2. It is still worthwhile to encourage Alex to deliver/email the document by 4pm. (encouragement)
  3. Alex can still deliver/email the document by 4pm. (ability)

As you can see in the figure below, in the email condition, participants depicted all three statements as true until basically the same time: 4pm. By contrast, in the drive condition, participants depicted the responsibility as lasting until 4pm, but ability expired much earlier, at basically the same time that it was no longer worthwhile to encourage Alex to deliver — literally and figuratively! — on his promise.

figure - timeline graphs

Mean estimates on a timeline graph task. Participants constructed bar graphs representing the time during which each statement was true in the scenario. Error bars +/- SEM.

Overall, then, these findings support a specific diagnosis of the intuitive appeal of OIC: it is intuitive, at least in part, because “ought” claims can function to encourage behavior, but it isn’t worthwhile to encourage people to do things they can’t do.

The findings also address some concerns that others have expressed about prior findings undermining the status of OIC in commonsense morality. The concerns pertained to alleged oddness or task demand brought on by certain questioning procedures, which allegedly complicates the interpretation of very clear and consistent patterns whereby the overwhelming majority of people attribute moral responsibility in tandem with inability. For instance, participants might agree with responsibility attributions if at any point in the scenario the agent had a responsibility, while agreeing with the ability attribution if at any point in the scenario the agent was able to perform. If so, then there might be no point in the scenario where participants attribute both responsibility and inability. But this concern cannot apply to the results from the timeline-graphing study just described. Instead of providing verbal answers that could potentially be implicitly indexed to different times in the scenario, participants graphed timelines to visually represent the time during which a statement was still true. In other words, people drew simple pictures showing that, on their understanding, some responsibilities outlast the agent’s ability to fulfill them.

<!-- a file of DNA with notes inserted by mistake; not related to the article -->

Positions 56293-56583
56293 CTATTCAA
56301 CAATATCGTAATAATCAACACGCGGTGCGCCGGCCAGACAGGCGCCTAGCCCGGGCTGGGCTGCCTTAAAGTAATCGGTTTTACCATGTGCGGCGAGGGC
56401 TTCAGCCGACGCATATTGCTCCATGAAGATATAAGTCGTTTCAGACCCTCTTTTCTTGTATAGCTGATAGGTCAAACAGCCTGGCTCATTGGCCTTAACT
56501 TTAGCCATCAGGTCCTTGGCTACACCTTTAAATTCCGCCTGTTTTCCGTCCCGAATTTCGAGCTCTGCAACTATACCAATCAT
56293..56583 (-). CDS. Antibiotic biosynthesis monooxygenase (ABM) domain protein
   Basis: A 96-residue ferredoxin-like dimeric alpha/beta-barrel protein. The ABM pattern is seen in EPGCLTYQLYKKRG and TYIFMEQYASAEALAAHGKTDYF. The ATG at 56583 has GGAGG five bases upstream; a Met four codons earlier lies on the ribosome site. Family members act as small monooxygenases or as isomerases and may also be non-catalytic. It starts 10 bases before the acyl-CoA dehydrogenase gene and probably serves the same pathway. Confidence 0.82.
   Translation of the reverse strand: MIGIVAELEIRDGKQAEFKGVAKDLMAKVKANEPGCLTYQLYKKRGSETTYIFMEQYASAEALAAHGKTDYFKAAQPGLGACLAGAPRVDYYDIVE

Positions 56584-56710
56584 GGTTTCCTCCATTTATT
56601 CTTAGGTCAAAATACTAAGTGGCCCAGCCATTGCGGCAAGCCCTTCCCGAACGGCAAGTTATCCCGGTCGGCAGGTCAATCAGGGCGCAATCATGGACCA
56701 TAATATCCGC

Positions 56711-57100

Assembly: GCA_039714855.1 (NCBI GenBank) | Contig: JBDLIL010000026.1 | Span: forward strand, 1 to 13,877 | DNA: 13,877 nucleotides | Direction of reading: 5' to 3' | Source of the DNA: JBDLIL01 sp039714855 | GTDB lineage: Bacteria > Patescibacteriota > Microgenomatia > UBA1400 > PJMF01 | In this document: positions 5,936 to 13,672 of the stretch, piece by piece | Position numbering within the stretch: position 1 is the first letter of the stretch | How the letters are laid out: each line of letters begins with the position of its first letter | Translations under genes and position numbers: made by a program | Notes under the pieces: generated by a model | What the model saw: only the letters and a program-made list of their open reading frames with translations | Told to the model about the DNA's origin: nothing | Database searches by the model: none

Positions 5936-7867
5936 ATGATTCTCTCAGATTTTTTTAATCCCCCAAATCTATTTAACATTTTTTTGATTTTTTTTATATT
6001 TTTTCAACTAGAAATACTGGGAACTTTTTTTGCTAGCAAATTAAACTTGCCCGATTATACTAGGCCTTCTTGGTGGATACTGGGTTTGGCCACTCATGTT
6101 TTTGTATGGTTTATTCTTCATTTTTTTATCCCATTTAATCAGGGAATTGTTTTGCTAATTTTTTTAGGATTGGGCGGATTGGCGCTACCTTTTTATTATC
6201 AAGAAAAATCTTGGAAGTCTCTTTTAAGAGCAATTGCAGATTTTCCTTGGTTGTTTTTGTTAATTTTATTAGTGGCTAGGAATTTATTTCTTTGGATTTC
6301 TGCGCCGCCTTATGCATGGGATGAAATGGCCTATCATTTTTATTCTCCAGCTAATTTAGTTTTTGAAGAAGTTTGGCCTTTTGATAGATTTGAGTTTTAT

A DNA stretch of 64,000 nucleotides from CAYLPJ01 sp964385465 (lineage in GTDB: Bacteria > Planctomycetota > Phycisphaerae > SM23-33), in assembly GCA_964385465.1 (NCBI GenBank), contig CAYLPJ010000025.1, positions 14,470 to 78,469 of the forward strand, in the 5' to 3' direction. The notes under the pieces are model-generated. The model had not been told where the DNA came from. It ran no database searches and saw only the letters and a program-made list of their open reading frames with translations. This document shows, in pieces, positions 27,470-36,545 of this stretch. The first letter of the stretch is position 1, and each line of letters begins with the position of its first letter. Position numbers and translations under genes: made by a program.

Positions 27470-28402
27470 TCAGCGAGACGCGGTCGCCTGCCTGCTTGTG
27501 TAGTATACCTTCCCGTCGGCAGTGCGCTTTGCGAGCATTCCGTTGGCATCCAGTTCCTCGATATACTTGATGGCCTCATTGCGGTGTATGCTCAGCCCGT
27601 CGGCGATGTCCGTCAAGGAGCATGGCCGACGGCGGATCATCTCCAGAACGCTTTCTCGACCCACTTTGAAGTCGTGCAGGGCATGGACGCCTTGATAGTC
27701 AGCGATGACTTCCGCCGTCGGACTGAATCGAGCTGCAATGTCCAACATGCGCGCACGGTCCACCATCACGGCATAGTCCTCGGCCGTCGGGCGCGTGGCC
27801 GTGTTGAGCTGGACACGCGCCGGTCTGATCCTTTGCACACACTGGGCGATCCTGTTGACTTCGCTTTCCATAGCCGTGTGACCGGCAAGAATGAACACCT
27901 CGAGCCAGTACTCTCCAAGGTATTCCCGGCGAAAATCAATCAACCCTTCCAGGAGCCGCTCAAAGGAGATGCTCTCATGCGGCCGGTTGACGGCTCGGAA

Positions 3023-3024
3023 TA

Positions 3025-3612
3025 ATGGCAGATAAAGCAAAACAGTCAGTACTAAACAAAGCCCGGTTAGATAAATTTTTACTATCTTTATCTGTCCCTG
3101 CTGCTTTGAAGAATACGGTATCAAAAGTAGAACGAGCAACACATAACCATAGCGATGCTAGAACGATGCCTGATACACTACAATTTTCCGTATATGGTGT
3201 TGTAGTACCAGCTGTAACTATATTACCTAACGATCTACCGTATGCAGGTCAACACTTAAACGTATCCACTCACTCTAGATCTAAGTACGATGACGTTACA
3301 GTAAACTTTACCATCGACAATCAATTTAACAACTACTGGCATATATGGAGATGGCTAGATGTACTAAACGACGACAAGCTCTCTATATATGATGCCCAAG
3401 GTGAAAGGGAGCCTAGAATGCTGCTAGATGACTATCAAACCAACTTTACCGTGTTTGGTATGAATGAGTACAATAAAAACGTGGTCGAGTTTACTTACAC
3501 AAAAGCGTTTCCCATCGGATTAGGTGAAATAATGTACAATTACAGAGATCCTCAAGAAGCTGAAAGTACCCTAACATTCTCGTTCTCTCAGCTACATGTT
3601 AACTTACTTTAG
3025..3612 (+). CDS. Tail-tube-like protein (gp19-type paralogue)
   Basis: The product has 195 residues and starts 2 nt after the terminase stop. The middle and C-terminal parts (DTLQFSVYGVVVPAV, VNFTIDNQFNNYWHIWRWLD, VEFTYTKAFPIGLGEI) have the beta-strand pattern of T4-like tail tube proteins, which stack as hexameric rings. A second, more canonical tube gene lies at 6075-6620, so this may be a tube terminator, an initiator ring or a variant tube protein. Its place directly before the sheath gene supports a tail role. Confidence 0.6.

4 Responses to How “ought” exceeds but implies “can”

  1. Alex Gregory says:

    Thanks for the interesting post. Is there a reason why you say that ought statements have two functions, rather than simply that “ought” is ambiguous? My initial reaction on seeing one of your other papers on this was precisely that “ought” is ambiguous between a sense which is insensitive to ability and a “deliberative” sense which is sensitive to ability. Some distinction along these lines seems to appear in various authors’ work. On this view, ought-implies-can is true after all, but only of one of the concepts we can express using the word “ought”.
    Thanks!
    Alex

  2. John Turri says:

    Hi Alex,

    There are a few reasons for that. First, the theory I was testing is stated in terms of functions rather than senses. Second, and relatedly, the theory in question does not require any particular explanation for the multi-functionality of “ought” claims, so it didn’t seem advisable to saddle it with that additional assumption. And I’m unaware of any evidence that “ought” is ambiguous in the relevant way, although a potential explanation for its having multiple functions is that it has multiple senses.

    Beyond all of that, I don’t think that the sort of proposal you’re suggesting can salvage a sense in which OIC is true (understood as a conceptual entailment). Suppose that “ought” has multiple senses, and according to one of them “You ought to keep your promise” means “I encourage you to keep your promise.” (According to the results I obtained, ability constrains the encouragement function.) There is definitely no conceptual entailment from “I encourage you to keep your promise” to “You can keep your promise.” It’s too bad that there isn’t, though, because it would make all sorts of things possible!

  3. Kolja Keller says:

    Thanks for that interesting data and observation. It is helpful to see such clear cases of responsibility and ability coming apart in a test case.